Biodiversity and Evolutionary Relationships of Planktonic Ciliates (Alveolata, Cilio¬phora, Oligotrichea) from the Northwest Pacific Biodiversity Hotspot and the North Atlantic
FWF-Projekt I 3268-B29
The marine plankton comprises a speciose and functionally diverse assemblage of protists (unicellular eukaryotes). Molecular analyses demonstrate that only a small fraction (~ 15–20%) of the entire diversity is represented by known species; the majority of protists have still to be described. Likewise, there are only preliminary data on the global distribution of planktonic protist species.However, understanding of ecosystem functioning in a world faced with climate change and ocean acidification urgently requires biodiversity and biogeography estimates in the main plankton components.
The Oligotrichea, the dominant and ecologically important marine planktonic ciliates, connect the microbial loop (polysaccharides secreted by algae via bacteria via flagellates to ciliates) with the phytoplankton-based food web, transferring energy to higher trophic levels, such as minute crustaceans and fish larvae. Assessments of their species richness suggest that the South China Sea (northwest Pacific) is a hotspot not only concerning their total diversity, but also because of the huge number of species apparently restricted to this region.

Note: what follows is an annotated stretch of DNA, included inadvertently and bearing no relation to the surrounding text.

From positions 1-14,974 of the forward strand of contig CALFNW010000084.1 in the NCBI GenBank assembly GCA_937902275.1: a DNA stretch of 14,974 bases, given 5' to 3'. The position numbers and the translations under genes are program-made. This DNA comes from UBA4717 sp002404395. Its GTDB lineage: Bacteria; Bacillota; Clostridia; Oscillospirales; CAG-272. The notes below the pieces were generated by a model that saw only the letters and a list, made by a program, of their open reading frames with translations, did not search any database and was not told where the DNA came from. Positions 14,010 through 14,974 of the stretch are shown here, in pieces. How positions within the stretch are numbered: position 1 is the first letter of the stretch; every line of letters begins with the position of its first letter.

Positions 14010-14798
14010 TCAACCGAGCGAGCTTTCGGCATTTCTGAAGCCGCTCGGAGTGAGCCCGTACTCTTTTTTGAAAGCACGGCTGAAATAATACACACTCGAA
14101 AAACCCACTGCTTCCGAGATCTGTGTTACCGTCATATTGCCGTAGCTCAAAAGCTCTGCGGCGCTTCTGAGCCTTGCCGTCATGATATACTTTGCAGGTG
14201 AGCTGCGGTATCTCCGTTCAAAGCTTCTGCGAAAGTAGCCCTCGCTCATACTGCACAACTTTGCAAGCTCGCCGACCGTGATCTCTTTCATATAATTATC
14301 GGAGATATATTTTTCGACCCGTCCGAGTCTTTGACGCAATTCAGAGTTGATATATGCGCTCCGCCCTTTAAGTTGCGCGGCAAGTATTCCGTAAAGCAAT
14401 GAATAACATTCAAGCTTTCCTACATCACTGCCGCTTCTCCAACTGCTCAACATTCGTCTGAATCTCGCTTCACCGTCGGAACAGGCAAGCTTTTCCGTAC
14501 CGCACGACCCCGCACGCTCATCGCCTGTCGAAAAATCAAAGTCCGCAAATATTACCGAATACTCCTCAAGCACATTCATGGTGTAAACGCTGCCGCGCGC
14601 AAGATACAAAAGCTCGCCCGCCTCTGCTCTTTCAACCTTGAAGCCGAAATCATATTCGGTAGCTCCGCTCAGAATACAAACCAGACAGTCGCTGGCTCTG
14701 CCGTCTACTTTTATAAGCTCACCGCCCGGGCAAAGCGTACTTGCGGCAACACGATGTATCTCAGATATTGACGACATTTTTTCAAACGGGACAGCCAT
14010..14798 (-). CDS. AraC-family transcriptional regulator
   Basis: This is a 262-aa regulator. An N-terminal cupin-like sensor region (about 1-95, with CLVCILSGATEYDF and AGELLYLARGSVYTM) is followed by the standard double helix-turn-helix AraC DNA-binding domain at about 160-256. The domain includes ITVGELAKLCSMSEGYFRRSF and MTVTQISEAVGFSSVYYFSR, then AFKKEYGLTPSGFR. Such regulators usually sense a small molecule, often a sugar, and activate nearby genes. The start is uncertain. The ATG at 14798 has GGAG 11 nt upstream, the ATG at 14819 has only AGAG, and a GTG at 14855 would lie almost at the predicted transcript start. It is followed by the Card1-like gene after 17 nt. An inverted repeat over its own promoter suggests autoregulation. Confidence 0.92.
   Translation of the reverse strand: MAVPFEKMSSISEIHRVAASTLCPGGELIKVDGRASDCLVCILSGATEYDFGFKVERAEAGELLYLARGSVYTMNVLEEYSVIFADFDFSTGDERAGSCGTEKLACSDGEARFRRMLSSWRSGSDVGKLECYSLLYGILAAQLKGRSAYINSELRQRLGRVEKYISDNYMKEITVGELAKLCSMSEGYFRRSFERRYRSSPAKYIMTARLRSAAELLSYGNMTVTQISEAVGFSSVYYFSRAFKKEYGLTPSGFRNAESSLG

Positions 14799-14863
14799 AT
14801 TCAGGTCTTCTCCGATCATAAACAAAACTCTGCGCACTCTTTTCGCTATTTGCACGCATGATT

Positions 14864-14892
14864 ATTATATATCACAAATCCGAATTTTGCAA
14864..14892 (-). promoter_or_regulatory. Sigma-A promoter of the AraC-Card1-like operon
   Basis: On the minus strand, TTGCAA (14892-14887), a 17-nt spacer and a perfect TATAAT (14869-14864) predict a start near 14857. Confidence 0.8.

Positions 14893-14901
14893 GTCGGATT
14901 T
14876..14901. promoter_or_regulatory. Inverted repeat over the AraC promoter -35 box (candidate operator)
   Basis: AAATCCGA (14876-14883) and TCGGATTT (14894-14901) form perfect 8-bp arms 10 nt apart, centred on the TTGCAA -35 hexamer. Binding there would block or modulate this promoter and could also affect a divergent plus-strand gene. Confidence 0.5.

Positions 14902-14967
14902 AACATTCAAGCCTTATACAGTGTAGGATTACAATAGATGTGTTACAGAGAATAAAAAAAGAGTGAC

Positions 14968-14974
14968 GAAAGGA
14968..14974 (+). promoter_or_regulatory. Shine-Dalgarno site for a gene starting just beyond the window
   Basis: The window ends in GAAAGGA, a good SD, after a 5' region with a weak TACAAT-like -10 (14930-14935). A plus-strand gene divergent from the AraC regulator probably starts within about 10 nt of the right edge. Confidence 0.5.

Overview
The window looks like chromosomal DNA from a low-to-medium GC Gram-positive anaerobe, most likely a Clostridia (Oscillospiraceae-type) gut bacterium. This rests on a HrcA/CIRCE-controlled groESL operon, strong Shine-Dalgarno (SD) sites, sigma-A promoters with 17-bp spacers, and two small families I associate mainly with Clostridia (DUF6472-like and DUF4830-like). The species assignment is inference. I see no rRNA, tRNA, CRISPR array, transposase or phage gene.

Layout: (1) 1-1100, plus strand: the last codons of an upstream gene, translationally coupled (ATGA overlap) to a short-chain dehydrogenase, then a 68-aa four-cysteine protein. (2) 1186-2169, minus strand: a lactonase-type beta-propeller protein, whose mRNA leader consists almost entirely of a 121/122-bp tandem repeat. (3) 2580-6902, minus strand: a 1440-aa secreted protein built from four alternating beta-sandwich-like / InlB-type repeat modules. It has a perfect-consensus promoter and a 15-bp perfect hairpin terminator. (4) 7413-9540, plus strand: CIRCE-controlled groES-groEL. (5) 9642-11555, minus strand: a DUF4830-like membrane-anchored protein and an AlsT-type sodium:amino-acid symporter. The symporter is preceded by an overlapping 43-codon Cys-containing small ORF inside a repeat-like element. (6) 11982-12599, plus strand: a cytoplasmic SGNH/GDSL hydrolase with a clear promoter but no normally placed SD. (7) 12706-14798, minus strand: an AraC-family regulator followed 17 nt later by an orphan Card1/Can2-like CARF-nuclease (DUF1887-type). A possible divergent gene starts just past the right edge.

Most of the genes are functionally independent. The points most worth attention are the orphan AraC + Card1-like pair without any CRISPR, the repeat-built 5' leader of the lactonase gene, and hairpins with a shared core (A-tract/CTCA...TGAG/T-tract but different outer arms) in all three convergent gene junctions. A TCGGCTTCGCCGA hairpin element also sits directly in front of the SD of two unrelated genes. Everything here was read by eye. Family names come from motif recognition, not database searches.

In this first joint project, Austrian and Chinese ciliate experts will discover numerous new Oligotrichea species in the South China Sea. Investigations on the ciliate’s morphology, ultrastructure, cell division patterns, and marker genes will provide characters for inferring their phylogenetic relationships. Of special interest are the endemic species whose placements in the genealogies are often uncertain owing to contradicting morphologic and genetic data. Eventually, the findings shall contribute to discover previously misinterpreted, e.g., not inherited from common ancestor, but convergently developed, cell features.
Analyses of short marker gene sequences of all Oligotrichea enclosed in water samples collected at different seasons and climate zones (North Sea, Mediterranean Sea, and northwest Pacific) together with data from previous sampling campaigns available in the web will enable estimates of the species’ global distributions and predictions about changes in the community composition of Oligotrichea and ecosystem functioning with increasing water temperatures, information essential for many regions worldwide whose food supply largely depends on the productivity of the oceans.